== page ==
Updated Sept 13, 2012
Sept. 12, 2012
We Won! Tell Obama: Don’t Appeal NDAA Court Ruling
We did it! But now we need your help putting pressure on Obama.
A federal court in New York just ruled indefinite detention UNCONSTITUTIONAL and issued a permanent injunction against use of that law. The provision would have allowed the military to detain civilians — even Americans — indefinitely and without trial if they’re accused of certain crimes or even just associated with certain criminals.
Please add your name at right to tell Obama to back off of his support of indefinite detention, and tell your senators to oppose it when it comes up for a vote this fall.
It’s an egregious violation of the Constitution, a disgusting infringement upon our due process rights, and has already had a chilling effect on activists and journalists.
That’s why writer Chris Hedges, Noam Chomsky, Tangerine Bolen, and others sued to block it.
Shockingly, the Obama administration has consistently supported indefinite detention this year — signing it into law in the dark of night on New Year’s Eve and defending it in court. If we don’t do anything, they’ll probably keep fighting to protect this law!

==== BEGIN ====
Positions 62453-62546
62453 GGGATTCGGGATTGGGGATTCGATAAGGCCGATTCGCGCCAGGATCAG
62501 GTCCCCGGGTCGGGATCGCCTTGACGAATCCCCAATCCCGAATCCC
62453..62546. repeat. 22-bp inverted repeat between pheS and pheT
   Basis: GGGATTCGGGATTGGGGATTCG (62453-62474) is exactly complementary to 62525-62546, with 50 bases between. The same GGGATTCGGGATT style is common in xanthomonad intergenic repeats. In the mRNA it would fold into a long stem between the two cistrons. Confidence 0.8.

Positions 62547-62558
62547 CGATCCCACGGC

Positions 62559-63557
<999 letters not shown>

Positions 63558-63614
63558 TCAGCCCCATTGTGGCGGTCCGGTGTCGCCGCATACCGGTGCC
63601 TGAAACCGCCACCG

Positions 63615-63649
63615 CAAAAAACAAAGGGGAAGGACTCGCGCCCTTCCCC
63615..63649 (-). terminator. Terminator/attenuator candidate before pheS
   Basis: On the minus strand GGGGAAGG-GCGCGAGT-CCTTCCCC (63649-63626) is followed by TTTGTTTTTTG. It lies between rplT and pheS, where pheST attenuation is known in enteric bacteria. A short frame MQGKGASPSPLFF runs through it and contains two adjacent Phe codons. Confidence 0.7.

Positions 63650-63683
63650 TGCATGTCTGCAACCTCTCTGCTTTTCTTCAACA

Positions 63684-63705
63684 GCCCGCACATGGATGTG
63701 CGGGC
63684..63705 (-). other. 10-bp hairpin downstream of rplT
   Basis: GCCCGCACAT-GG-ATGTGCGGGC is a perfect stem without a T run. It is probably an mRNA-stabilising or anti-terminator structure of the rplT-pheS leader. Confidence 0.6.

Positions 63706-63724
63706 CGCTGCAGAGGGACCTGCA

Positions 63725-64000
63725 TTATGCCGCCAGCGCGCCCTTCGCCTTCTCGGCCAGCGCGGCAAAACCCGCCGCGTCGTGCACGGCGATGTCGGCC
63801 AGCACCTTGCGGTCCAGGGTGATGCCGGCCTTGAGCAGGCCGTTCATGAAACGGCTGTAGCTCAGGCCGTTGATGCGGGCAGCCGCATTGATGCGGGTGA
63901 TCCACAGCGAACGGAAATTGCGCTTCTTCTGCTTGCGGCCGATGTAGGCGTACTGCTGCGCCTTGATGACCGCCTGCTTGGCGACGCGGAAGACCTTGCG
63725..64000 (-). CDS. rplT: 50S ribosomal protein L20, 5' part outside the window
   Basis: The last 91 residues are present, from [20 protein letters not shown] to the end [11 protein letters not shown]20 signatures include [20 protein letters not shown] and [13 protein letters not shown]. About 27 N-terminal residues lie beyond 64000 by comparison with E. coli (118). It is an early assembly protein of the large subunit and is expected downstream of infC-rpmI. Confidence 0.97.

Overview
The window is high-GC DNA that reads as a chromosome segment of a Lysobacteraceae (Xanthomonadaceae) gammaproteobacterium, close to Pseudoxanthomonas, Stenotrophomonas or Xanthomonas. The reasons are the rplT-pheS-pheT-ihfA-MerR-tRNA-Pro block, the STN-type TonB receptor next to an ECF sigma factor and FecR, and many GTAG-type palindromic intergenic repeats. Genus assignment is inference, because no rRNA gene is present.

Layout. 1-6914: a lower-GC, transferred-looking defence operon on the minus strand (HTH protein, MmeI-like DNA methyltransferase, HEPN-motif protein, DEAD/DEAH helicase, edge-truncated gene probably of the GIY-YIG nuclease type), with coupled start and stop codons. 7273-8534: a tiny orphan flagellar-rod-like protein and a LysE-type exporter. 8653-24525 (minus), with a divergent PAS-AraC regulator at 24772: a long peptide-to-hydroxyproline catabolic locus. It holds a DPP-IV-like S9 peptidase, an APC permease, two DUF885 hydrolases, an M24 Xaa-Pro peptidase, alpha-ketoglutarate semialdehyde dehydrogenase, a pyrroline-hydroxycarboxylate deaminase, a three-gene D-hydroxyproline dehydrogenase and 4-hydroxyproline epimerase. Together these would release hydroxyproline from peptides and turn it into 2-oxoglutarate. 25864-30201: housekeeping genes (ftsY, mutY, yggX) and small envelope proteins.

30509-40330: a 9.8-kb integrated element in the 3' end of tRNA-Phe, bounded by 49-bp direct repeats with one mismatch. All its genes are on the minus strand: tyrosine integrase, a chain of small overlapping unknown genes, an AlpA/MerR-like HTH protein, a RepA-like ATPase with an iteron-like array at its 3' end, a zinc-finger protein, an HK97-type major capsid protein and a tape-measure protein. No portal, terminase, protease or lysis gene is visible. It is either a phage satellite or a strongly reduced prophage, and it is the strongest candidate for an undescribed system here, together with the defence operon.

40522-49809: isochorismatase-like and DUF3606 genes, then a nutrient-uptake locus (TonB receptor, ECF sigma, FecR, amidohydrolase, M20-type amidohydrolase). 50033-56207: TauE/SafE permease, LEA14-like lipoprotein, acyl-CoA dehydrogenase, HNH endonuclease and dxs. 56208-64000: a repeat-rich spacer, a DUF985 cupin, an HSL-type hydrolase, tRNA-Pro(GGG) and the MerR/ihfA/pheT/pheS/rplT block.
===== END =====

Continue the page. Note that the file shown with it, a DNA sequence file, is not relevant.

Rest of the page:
Please add your name at right and then use these links to get your friends involved — Obama will be deciding whether to appeal in a matter of days.
Sep 13, 2012 by TheYoungTurks
“A federal judge on Wednesday permanently blocked the U.S. military from enforcing a law allowing it to indefinitely detain anyone accused of aiding or participating in terrorism. In May, U.S. District Judge Katherine Forrest issued a preliminary injunction barring the government from enforcing one paragraph of the 2012 National Defense Authorization Act, or NDAA, a 565-page military appropriations bill that sailed through Congress late last year. President Barack Obama signed the bill on New Year’s Eve…”.* The Young Turks host Cenk Uygur shares his thoughts.
*Read more here from ADAM KLASFELD / Courthouse News Service: http://www.courthousenews.com/2012/09/12/50218.htm
White House Appeals NDAA Indefinite Detention Ruling (Sept. 13, 2012)